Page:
Like yesterday’s Power Loader set, I got these guys as a birthday present from my parents.  The Queen’s alright overall.  I have my issues with her, but the final product is better than I was expecting.  The Warrior Alien is a ‘mate we’ve seen before; no surprises there.  Bishop is, surprisingly, the set’s real star.  He’s just very well done, and makes me yearn all the more for that basic Bishop ‘mate.  Not quite as strong a set as the Loader, but still very cool.


#0686: Bishop – Queen Attack




If you thought we were done with the awesome coverage of toys from the greatest movie ever made, you were sadly mistaken. There’s always more Aliens stuff to cover. Always.

Back in Series 3 of NECA’s Aliens line, they released the always reliable Artificial Person assigned to the Sulaco, Bishop. When I reviewed that figure, I made mention of the tooling more than likely Being a one-off for that figure, and jokingly remarked that the only re-use I could see it getting would be if they did a “half-Bishop.” Well, umm, NECA seems to have done just that. Let’s look at the figure now!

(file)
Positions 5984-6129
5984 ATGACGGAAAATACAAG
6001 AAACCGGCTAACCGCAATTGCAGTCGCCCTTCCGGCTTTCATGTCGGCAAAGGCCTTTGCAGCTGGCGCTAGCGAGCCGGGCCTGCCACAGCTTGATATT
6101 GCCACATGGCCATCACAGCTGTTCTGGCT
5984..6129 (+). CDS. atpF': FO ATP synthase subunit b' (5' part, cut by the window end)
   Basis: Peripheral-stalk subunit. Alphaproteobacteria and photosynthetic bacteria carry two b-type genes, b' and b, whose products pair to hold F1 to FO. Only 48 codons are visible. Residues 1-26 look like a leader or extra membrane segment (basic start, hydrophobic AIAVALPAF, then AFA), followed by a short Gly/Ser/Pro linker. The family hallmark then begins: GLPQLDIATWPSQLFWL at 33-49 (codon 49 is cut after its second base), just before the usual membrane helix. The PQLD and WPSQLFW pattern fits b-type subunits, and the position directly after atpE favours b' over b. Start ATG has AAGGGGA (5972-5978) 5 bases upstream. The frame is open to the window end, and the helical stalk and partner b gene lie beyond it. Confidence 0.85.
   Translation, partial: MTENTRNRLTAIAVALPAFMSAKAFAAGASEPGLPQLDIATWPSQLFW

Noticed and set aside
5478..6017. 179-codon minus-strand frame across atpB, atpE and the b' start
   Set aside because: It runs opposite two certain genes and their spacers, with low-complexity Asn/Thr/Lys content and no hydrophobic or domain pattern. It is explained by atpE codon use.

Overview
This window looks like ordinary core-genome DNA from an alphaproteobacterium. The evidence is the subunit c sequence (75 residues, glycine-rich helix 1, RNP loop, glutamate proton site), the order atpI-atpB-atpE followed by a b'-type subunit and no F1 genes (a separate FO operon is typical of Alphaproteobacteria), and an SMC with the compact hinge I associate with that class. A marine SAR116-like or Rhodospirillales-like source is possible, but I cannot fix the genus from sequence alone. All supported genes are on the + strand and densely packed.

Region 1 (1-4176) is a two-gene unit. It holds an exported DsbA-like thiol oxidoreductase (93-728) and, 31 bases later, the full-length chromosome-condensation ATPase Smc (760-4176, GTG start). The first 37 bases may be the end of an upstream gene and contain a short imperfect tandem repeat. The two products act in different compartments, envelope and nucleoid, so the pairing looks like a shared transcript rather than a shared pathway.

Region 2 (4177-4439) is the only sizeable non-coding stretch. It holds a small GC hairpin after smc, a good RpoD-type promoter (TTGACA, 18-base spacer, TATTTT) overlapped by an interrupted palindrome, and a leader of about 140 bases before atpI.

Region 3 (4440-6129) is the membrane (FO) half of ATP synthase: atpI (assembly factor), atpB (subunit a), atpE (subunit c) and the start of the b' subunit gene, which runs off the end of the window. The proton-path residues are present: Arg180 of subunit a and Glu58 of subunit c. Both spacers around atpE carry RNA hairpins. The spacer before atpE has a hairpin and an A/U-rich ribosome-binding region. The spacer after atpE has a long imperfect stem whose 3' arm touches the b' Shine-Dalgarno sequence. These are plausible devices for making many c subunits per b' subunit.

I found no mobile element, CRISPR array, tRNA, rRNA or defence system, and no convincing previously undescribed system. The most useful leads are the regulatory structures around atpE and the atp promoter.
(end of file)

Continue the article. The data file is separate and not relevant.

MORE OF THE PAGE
BishopHalf2Bishop is another figure from Series 5 of NECA’s Aliens line. For those of you less familiar with Aliens than I, the figure replicates Bishop from Ripley’s definitive final battle with the Alien Queen. The Queen makes her presence known on the Sulaco by impaling Bishop with her tail and tearing him in two. Fortunately for Bishop, he’s an artificial person, so this proves non-fatal, allowing to pull off a pretty sweet heroic rescue later in the fight. It’s a pretty darn important part for him, and it accents Series 5’s final battle Ripley pretty well. The figure is about 3 1/2 inches tall and has 12 points of articulation, which is actually really impressive for a guy who has no lower half. Bishop actually uses less of the first Bishop’s sculpt then you might think. He just uses the arms, with the head, torso, shirt, and robo-guts all being newly sculpted. The new parts are very nicely handled. The shirt was a ton of texture, and you can even make out the tear in the front where the Queen’s tail ripped through it. It’s actually sculpted flat on the back, which looks a little odd when viewed head on, but it makes it so that he can be laid down correctly, which is definitely a good thing. The guts are appropriately goopy, and I appreciate that they are somewhat articulated. The head features a pretty BishopHalf5decent resemblance to Lance Henriksen, and it’s definitely got Bishop’s alarmed look from the scene down. I had a few issues with the paint on the first Bishop figure, mostly with the head. This figure tends to do a bit better in that area. The first Bishop’s eyebrows looked sharpied in place, which really hurt the likeness, but this figure has a more appropriate set of details. The eyes on this figure still possess the outline present on the first Bishop, but the actual eyes are handled much better. The outline is actually okay by me, because it helps bridge the two figures a little bit, and it’s really not that noticeable here. The rest of the paint is quite well handled. He’s appropriately messy looking, but in a controlled way, so he looks like what we saw on screen. Now, this figure is literally only half the man that the last Bishop was, but the cost is still the same. In order to make up for that, NECA’s given him one of the best accessories we’ve seen in this line: a face hugger and egg*. Both pieces are based on their Aliens designs, which are slightly different from those in the preceding film. The face hugger is sculpted in a sprawled out pose, and features a posable tail, which really goes a long way. Both the face hugger and the egg are tremendously well-sculpted and painted, and they look pretty much spot-on to the props from the movie.